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The Dene Nation and the Mastercard Foundation have formed a partnership to help provide Indigenous students in the North with more access to education.

The $170,000 partnership is aimed at increasing internet connectivity for Grade 12 students by providing technology like turbo sticks and Chromebooks to families that need them, as well as data plans and technical support, the Dene Nation announced in a news release on Monday.

“The battle against Covid-19 has far reaching impacts for our communities and it is critical we support our most vulnerable with the resources they need,” said Dene National Chief Norman Yakeleya.

“Education is fundamental for the future of our youth and I applaud the Mastercard Foundation for taking an innovative approach to addressing the needs of our communities.”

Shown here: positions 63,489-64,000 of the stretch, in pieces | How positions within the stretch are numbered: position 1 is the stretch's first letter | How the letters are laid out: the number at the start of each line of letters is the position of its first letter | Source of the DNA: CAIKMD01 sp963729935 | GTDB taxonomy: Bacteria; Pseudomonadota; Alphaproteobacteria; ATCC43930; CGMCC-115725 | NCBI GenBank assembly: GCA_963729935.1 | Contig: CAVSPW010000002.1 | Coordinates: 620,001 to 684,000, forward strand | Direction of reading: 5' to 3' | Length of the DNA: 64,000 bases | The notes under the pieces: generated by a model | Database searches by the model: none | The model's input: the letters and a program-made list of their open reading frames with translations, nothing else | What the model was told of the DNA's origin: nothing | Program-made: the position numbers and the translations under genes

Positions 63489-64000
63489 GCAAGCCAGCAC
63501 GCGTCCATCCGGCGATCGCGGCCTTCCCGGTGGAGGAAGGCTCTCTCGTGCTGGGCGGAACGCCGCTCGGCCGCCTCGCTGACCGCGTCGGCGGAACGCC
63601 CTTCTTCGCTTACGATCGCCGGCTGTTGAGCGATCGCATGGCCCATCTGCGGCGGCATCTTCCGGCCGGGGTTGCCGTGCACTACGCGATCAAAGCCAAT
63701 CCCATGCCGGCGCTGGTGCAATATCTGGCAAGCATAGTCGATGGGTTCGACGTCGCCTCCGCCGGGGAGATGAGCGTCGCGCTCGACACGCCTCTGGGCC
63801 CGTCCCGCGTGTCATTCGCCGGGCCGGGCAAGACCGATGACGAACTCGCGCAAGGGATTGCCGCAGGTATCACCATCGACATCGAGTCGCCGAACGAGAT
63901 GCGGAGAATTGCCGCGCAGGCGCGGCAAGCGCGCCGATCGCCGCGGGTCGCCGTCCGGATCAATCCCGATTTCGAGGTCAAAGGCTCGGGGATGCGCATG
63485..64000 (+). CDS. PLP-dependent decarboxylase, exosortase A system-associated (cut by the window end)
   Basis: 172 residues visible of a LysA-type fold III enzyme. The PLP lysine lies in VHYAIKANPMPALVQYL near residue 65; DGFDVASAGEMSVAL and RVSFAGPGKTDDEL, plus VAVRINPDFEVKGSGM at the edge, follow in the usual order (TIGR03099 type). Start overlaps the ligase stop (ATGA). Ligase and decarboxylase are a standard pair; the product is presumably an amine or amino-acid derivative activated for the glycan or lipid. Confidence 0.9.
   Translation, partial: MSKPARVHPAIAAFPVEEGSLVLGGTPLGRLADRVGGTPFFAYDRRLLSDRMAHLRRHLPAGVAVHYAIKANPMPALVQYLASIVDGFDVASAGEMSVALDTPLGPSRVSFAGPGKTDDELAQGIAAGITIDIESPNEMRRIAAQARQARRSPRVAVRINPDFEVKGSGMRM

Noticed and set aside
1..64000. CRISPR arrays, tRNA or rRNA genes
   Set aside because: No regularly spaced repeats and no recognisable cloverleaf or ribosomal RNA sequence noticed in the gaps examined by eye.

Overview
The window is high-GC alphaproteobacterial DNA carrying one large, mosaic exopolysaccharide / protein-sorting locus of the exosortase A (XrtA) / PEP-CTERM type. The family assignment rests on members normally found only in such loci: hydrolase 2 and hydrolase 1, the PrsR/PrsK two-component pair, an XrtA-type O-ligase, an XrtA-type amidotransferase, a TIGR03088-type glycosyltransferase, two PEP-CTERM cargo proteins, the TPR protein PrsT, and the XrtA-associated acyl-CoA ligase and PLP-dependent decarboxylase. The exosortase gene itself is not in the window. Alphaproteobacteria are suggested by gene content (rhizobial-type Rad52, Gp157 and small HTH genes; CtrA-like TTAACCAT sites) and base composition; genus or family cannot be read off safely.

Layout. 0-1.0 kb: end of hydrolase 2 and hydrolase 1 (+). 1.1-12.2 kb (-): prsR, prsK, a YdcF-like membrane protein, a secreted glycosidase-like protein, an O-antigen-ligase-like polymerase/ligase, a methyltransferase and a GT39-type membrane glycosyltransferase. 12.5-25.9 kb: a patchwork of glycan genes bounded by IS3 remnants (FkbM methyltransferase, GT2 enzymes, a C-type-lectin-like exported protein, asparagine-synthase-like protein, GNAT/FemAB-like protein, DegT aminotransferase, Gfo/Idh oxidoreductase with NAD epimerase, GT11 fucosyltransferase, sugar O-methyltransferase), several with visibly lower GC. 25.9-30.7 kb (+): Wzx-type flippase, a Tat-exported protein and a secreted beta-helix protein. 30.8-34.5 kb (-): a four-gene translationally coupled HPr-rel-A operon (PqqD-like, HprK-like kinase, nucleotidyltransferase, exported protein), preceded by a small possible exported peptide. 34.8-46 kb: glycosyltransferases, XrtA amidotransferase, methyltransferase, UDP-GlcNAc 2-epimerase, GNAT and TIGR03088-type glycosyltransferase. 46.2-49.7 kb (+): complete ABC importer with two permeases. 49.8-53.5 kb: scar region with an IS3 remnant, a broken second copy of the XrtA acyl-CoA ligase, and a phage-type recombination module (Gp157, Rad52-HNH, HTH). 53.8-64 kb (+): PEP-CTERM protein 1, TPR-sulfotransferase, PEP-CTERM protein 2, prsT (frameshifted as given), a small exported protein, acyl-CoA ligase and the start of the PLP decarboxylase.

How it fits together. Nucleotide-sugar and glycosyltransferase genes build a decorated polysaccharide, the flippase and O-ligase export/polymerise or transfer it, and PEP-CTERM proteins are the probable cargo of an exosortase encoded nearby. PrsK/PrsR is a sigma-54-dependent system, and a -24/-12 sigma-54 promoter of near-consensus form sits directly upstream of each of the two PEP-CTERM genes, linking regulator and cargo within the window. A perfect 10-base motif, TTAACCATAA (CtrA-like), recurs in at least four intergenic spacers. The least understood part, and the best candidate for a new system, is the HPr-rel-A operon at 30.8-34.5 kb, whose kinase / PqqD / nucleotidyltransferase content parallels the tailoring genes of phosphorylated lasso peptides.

With NWT schools closed due to the pandemic, unreliable internet connectivity in many Indigenous communities has limited students’ access to education.

The new partnership will also create economic opportunities for Indigenous students in post-secondary education to develop land-based and cultural resources to be shared across the NWT.

“We can build resilience for the future by providing young people and families with the tools they need to ensure they have access to education, including education that values their language and culture,” said Reeta Roy, President and CEO of the Mastercard Foundation.

“We are very pleased to partner with the Dene Nation in enabling learning to continue despite the disruption experienced by communities.”

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Blair McBride

Blair McBride covers the Legislative Assembly, business and education. Before coming to Yellowknife he worked as a journalist in British Columbia, Thailand and Ontario. He studied journalism at Western...

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